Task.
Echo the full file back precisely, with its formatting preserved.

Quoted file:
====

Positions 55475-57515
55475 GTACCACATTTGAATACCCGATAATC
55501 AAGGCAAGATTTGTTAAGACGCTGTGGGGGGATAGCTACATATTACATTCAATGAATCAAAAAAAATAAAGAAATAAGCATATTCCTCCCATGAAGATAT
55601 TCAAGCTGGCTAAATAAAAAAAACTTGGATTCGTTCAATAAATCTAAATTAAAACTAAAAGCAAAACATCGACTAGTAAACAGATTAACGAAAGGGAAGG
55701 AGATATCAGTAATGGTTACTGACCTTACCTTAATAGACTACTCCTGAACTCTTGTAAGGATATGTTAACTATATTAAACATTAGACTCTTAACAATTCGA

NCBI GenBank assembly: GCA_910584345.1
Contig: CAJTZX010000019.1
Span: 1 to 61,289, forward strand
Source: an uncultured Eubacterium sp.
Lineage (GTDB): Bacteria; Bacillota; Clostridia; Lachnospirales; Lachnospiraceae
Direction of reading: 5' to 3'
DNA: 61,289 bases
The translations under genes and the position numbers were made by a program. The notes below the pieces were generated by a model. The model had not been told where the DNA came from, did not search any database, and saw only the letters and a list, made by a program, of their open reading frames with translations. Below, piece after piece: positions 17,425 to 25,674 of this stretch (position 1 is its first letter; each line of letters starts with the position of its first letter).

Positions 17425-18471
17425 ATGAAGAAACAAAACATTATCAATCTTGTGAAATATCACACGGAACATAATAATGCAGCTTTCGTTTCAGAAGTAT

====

Positions 55475-57515
55475 GTACCACATTTGAATACCCGATAATC
55501 AAGGCAAGATTTGTTAAGACGCTGTGGGGGGATAGCTACATATTACATTCAATGAATCAAAAAAAATAAAGAAATAAGCATATTCCTCCCATGAAGATAT
55601 TCAAGCTGGCTAAATAAAAAAAACTTGGATTCGTTCAATAAATCTAAATTAAAACTAAAAGCAAAACATCGACTAGTAAACAGATTAACGAAAGGGAAGG
55701 AGATATCAGTAATGGTTACTGACCTTACCTTAATAGACTACTCCTGAACTCTTGTAAGGATATGTTAACTATATTAAACATTAGACTCTTAACAATTCGA

NCBI GenBank assembly: GCA_910584345.1
Contig: CAJTZX010000019.1
Span: 1 to 61,289, forward strand
Source: an uncultured Eubacterium sp.
Lineage (GTDB): Bacteria; Bacillota; Clostridia; Lachnospirales; Lachnospiraceae
Direction of reading: 5' to 3'
DNA: 61,289 bases
The translations under genes and the position numbers were made by a program. The notes below the pieces were generated by a model. The model had not been told where the DNA came from, did not search any database, and saw only the letters and a list, made by a program, of their open reading frames with translations. Below, piece after piece: positions 17,425 to 25,674 of this stretch (position 1 is its first letter; each line of letters starts with the position of its first letter).

Positions 17425-18471
17425 ATGAAGAAACAAAACATTATCAATCTTGTGAAATATCACACGGAACATAATAATGCAGCTTTCGTTTCAGAAGTAT